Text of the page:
Martin Lewis expert warns savers over ‘immediate 20 per cent tax charge’

Couple organising their wills
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Martin Lewis and his panel of experts have examined the limits and rules Brits using trusts should watch out for. They looked at the pros and cons of trusts when it comes to trying to avoid Inheritance Tax - which affects around four percent of households in the UK - on the The Martin Lewis Podcast.

Speaking on the show, Keiran Bowe, partner at Russell Cooke and a specialist in wills, defined a trust as “somewhere to place your assets” while giving a trustee full control of “how those assets are managed and who can benefit”. Keiran noted that the person who creates the trust and places the assets into it will have the ultimate say in defining the terms of the trust and deciding who will benefit from it.

Martin asked why Brits would go down this seemingly more complicated route instead of simply giving assets away through inheritance. The expert explained: “Many people in the past have put assets into trusts to avoid inheritance tax, or to shield assets for purposes of protection for the benefit of future generations.

“The regime around trusts now is becoming much more complex and more challenging.” With that in mind, Keiran had one major warning for anyone considering opening a trust for inheritance purposes: “If you are placing assets into a trust in your lifetime and they exceed the nil rate band at £325,000, there is an immediate charge for inheritance tax at 20 percent.”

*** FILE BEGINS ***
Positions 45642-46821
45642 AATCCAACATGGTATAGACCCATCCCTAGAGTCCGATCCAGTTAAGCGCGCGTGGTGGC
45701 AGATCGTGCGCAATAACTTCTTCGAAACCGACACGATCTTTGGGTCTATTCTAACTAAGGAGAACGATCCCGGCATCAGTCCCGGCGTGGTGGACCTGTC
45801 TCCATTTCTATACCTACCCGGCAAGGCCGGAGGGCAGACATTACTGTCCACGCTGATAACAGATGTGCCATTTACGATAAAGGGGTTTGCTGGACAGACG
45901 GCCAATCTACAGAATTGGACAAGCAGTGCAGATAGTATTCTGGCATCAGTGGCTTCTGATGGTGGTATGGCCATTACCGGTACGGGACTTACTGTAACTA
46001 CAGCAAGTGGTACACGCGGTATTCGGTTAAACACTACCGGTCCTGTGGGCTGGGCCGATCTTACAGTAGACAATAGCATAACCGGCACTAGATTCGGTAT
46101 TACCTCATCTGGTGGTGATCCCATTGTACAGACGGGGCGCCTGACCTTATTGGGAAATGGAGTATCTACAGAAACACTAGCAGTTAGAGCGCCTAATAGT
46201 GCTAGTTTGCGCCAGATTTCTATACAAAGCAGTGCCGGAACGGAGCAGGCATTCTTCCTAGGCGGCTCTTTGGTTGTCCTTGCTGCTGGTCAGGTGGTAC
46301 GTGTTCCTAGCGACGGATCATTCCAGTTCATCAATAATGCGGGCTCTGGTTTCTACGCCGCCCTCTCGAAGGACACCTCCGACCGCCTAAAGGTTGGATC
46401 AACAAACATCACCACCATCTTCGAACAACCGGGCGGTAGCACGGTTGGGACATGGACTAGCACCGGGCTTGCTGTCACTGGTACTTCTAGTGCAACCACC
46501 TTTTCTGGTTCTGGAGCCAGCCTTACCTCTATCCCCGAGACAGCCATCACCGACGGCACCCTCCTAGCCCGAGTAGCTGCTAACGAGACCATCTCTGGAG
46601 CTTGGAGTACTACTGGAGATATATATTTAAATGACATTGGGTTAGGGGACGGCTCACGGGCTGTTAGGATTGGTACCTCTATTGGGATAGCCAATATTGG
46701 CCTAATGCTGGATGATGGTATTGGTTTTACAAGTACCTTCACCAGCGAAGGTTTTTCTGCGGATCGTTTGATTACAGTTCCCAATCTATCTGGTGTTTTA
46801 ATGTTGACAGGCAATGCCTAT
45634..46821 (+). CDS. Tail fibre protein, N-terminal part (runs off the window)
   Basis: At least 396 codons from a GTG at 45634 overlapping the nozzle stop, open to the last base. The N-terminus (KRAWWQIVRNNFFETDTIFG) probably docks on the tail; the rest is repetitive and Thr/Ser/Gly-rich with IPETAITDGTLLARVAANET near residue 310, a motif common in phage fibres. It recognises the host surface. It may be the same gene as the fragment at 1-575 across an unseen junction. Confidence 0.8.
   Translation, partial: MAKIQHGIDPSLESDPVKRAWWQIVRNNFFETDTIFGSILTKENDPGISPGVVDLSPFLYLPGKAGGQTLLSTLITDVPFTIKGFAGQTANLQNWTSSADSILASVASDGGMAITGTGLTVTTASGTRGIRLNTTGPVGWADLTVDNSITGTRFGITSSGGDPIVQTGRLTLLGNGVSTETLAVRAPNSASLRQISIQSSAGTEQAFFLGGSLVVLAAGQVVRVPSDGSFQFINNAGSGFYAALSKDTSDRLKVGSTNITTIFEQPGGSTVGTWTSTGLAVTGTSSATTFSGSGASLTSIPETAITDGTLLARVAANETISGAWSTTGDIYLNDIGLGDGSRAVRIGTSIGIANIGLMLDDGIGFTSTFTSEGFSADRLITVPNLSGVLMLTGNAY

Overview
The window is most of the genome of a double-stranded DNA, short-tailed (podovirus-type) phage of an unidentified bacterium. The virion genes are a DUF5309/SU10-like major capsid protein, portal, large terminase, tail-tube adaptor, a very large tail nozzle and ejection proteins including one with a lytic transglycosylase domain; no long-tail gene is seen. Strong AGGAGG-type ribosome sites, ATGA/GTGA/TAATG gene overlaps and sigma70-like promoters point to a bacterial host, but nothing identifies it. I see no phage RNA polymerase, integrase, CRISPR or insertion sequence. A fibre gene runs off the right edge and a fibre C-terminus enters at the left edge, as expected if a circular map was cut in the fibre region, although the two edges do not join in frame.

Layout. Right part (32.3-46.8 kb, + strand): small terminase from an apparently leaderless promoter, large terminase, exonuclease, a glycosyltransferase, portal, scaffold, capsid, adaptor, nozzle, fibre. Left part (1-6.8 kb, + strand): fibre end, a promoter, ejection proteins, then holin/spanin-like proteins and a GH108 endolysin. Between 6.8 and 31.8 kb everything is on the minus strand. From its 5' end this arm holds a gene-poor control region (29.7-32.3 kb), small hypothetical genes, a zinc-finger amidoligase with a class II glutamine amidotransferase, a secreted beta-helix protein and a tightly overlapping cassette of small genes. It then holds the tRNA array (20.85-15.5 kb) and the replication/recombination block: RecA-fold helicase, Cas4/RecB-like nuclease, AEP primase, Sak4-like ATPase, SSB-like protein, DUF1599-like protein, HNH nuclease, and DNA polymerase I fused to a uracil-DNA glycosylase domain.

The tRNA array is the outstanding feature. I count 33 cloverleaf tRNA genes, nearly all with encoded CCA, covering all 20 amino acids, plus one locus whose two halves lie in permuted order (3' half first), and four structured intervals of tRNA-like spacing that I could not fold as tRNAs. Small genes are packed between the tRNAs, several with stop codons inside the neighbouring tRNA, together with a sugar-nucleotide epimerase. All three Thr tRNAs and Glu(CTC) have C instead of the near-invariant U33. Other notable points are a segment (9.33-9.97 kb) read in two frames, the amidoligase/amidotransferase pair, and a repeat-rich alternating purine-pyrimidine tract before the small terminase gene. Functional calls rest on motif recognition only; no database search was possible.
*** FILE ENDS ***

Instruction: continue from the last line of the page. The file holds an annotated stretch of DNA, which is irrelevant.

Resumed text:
It doesn’t end there, as Keiran continued: “Then an additional 20% potentially applied if we pass within seven years, subject to the taper relief.” This adds up to the current 40% Inheritance Tax rate, negating any tax savings the person may have been trying to get through making the trust.

Carrie Bellan, chartered tax advisor, chimed in to say she does advise some of her clients to create trusts and pointed out the gifting exemption applicable to general Inheritance Tax applies to trusts as well, but with an extra requirement. She explained: “That can only be achieved if you, the person setting up the trust, don’t benefit.

“I see lots of clients who have set up a trust for their own benefit thinking they’ve avoided inheritance tax, but they’re not. The trust is still deemed to be part of their estate.” Carrie also noted that any children listed as beneficiaries need to be over the age of 18.